Iowa Changes Conceal & Carry Law
By Kevin Fox
There has been a great deal spoken and written about Iowa’s “New” Firearms Carry law, which took effect on January 1, 2011. There has also been some confusion, both real and imagined, about that law. Stu Strickler of rural Clark County is about as close as an expert in this matter that you are going to find, so this past week Strickler was interviewed about Iowa’s law.
Strickler belongs to numerous pro gun organizations including the National Rifle Association, a board member of the Missouri Sport Shooters, and a life member of the Iowa Firearms Coalition, just to name a few.
So the question was posed, why all the concern over the new law? Strickler responded, “Iowa has changed the previous carry law from a “May Issue” law to a “Shall Issue” law. Iowa has had a carry law since 1913, so this law is really nothing new. This is not a conceal carry law however; it’s a carry law. In Iowa you do not have to conceal firearms, however it is a good idea as it cuts down on public concern and uneasiness. So you could have carried a firearm if you had the proper permit prior to the new law. This law is nothing new, but the old law allowed the sheriff in each individual county to grant permits at their desecration. So if a resident of Iowa wants to get a permit to carry they must go to the sheriff of the county in which they reside, they must present a training certification document that they have received training from a certified NRA Instructor, Law Enforcement Instructor, or any other certified firearms instructor who is certified to teach. Next they will complete an application and a background check will be run on them. By law they are to be issued their permit within 30 days if that background check comes back favorable. The sheriff of that individual county still has it in their power to deny that permit if they have proof that which makes them believe that it is unsafe for that person to have a firearm. This cannot be hearsay evidence. It has to be documented proof. The denied applicant still has the right to appeal that judgment.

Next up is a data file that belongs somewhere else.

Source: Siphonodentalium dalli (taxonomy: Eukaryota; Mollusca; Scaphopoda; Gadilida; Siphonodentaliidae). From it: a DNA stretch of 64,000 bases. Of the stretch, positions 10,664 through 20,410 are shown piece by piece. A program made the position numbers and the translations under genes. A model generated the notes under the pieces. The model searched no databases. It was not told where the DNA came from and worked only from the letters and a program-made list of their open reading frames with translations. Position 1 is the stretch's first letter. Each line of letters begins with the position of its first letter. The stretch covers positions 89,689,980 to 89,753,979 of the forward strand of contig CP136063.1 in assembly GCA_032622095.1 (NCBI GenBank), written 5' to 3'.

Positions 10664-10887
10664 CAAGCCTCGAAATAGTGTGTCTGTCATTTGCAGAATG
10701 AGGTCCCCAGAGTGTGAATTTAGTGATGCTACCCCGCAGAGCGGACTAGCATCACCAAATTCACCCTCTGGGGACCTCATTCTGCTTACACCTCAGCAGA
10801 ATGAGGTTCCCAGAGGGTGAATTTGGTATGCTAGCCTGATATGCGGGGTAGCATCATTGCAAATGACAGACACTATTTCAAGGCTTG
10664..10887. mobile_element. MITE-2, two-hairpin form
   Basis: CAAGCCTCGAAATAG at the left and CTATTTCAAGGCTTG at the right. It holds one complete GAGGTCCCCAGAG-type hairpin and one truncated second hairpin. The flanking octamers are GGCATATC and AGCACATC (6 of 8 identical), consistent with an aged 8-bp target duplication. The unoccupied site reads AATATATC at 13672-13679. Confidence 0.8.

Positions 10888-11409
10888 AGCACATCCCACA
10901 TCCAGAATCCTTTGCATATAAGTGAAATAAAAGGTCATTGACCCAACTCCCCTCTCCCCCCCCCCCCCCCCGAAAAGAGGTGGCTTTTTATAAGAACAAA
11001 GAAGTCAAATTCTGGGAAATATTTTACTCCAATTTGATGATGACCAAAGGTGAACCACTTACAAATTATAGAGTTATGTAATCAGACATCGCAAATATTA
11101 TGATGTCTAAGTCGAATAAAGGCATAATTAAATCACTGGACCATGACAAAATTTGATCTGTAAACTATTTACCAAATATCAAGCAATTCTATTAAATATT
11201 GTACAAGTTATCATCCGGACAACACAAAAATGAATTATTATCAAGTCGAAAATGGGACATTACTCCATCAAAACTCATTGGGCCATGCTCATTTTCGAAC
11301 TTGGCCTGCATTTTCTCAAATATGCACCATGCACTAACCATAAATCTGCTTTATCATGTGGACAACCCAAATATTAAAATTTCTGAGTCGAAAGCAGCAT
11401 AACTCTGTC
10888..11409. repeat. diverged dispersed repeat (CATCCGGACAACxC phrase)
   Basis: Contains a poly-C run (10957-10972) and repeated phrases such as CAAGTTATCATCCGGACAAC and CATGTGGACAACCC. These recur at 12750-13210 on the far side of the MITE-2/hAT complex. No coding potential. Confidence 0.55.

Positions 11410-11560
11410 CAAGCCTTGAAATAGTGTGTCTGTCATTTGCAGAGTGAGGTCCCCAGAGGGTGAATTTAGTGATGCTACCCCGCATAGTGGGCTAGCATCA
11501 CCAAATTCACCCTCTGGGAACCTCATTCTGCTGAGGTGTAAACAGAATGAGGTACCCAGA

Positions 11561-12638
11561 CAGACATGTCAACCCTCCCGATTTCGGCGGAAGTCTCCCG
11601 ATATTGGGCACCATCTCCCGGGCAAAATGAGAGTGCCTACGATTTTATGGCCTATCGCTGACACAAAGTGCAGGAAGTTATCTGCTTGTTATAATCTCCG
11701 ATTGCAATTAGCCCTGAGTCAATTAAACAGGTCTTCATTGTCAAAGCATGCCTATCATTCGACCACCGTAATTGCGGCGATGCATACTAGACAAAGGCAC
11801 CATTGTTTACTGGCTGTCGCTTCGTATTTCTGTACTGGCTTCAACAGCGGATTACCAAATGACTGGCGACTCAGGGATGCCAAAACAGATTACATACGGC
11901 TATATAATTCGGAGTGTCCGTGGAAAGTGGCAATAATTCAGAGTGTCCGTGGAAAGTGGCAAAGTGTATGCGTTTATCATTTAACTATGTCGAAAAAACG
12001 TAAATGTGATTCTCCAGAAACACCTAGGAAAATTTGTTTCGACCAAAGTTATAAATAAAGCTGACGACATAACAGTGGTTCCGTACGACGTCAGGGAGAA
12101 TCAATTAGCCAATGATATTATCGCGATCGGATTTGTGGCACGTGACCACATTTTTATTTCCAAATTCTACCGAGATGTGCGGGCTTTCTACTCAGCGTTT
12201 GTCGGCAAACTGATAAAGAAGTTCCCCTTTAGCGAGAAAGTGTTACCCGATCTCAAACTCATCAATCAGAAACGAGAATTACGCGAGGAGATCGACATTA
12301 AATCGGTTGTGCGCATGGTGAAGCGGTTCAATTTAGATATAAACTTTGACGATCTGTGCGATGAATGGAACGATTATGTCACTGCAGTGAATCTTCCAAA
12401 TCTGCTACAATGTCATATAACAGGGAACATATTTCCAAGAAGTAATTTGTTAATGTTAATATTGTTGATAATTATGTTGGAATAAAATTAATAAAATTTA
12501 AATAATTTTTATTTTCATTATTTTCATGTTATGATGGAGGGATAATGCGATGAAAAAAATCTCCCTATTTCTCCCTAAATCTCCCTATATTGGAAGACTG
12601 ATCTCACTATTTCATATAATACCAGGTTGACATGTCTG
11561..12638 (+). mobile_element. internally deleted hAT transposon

“I know that there has been concern by some of the public as well as news media, who may not have a complete grasp of the law, that once it came into law it was going to be like Dodge City on a Saturday night. Nothing could be further from the truth as the last thing that anyone wants to do is get to a point where the only way that he can protect themselves or family is thru the use of a firearm. Right now we are working with a great many city councils and county supervisors who have concerns that someone is going to get in an argument and they may start shooting. It hasn’t happened in any other states that have carry laws and by the way all states have carry laws with the exception of Wisconsin and Illinois. But just saying that you are allowed to carry does not mean that you can carry a firearm everywhere and it’s important that you know where you are allowed to carry and where you are not permitted to have a firearm, such as all federal buildings including post offices.
The biggest misconception is that this is something new, which it isn’t and the other misconception is that everyone is going to be carrying a firearm. This isn’t true either. In one of the most populated states with conceal carry; only 1% or 2% actually carry a firearm. When I attend these city council meetings and county meetings the statement, which I make, is that Iowa, has had a carry law for nearly 100 years. We did not need any ordinance prohibiting people from carrying firearms, so there is no need to panic now and create an ordinance. In fact there is an Iowa law, which
preempts any cities and counties from passing a law about no firearms.
The good news for those in Missouri that have conceal carry permits is that Iowa now recognizes those permits and in turn we recognize those who hold Iowa permits. So where once if you had a conceal carry permit and were carrying a concealed handgun before crossing the border you would have to unload that firearm and then store it in a legal manner and now that is not longer an issue. The new law and I’m hesitant to call it that, also makes a permit life five years rather than the previous 1 year. It has basically standardized the issuance of permits over the entire state. A year from now it will not even be discussed and all this will have blown over. Iowa has a carry law, which is similar to the one they had previously. Common sense will tell you that they will not be carrying openly in public to draw attention to themselves although they are allowed to do so. No doubt the vast majority that carries will do so concealed and the thing to remember is that the public will never be aware that they are carrying and no one will be the wiser. The only time they will know is when a life threatening issue should arise. I look it at like a spare tire that you never need, but when you do need it you need it desperately. You do not put your seatbelt on after the accident or buy insurance after your house burns down. ”
Strickler added that it’s very important that firearms owners know the laws of the state, which they reside as well as those, they may be traveling through. To find out those laws he submitted two websites which firearms owners can visit. They are www.handgunlaw.us/ or www.gunlawguide.com.